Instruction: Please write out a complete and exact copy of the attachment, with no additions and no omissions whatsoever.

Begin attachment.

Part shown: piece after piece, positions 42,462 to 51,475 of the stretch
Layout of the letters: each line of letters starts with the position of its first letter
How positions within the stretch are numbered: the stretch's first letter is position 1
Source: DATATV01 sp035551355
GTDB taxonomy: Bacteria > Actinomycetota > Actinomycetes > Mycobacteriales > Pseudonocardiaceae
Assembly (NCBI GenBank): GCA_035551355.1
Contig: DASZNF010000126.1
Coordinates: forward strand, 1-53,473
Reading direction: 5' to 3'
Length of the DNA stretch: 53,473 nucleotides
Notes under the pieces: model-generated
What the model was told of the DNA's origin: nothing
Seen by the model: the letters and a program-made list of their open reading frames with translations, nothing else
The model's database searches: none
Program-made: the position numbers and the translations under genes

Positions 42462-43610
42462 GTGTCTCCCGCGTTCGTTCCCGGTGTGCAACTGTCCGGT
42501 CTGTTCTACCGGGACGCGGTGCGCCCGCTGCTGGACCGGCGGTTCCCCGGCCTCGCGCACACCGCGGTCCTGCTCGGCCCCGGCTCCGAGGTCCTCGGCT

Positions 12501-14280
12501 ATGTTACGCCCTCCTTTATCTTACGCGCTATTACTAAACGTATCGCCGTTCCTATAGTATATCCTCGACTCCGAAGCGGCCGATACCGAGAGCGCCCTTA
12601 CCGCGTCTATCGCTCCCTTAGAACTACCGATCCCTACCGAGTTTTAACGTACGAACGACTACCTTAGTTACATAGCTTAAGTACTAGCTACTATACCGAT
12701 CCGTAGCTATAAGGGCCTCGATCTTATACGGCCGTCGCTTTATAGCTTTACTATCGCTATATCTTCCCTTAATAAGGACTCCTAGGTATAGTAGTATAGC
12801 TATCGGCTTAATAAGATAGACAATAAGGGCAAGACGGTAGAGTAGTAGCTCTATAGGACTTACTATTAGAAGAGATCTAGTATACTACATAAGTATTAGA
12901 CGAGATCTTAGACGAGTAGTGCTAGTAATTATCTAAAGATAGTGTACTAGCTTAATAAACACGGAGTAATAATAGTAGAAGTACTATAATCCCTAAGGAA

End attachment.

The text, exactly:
Part shown: piece after piece, positions 42,462 to 51,475 of the stretch
Layout of the letters: each line of letters starts with the position of its first letter
How positions within the stretch are numbered: the stretch's first letter is position 1
Source: DATATV01 sp035551355
GTDB taxonomy: Bacteria > Actinomycetota > Actinomycetes > Mycobacteriales > Pseudonocardiaceae
Assembly (NCBI GenBank): GCA_035551355.1
Contig: DASZNF010000126.1
Coordinates: forward strand, 1-53,473
Reading direction: 5' to 3'
Length of the DNA stretch: 53,473 nucleotides
Notes under the pieces: model-generated
What the model was told of the DNA's origin: nothing
Seen by the model: the letters and a program-made list of their open reading frames with translations, nothing else
The model's database searches: none
Program-made: the position numbers and the translations under genes

Positions 42462-43610
42462 GTGTCTCCCGCGTTCGTTCCCGGTGTGCAACTGTCCGGT
42501 CTGTTCTACCGGGACGCGGTGCGCCCGCTGCTGGACCGGCGGTTCCCCGGCCTCGCGCACACCGCGGTCCTGCTCGGCCCCGGCTCCGAGGTCCTCGGCT

Positions 12501-14280
12501 ATGTTACGCCCTCCTTTATCTTACGCGCTATTACTAAACGTATCGCCGTTCCTATAGTATATCCTCGACTCCGAAGCGGCCGATACCGAGAGCGCCCTTA
12601 CCGCGTCTATCGCTCCCTTAGAACTACCGATCCCTACCGAGTTTTAACGTACGAACGACTACCTTAGTTACATAGCTTAAGTACTAGCTACTATACCGAT
12701 CCGTAGCTATAAGGGCCTCGATCTTATACGGCCGTCGCTTTATAGCTTTACTATCGCTATATCTTCCCTTAATAAGGACTCCTAGGTATAGTAGTATAGC
12801 TATCGGCTTAATAAGATAGACAATAAGGGCAAGACGGTAGAGTAGTAGCTCTATAGGACTTACTATTAGAAGAGATCTAGTATACTACATAAGTATTAGA
12901 CGAGATCTTAGACGAGTAGTGCTAGTAATTATCTAAAGATAGTGTACTAGCTTAATAAACACGGAGTAATAATAGTAGAAGTACTATAATCCCTAAGGAA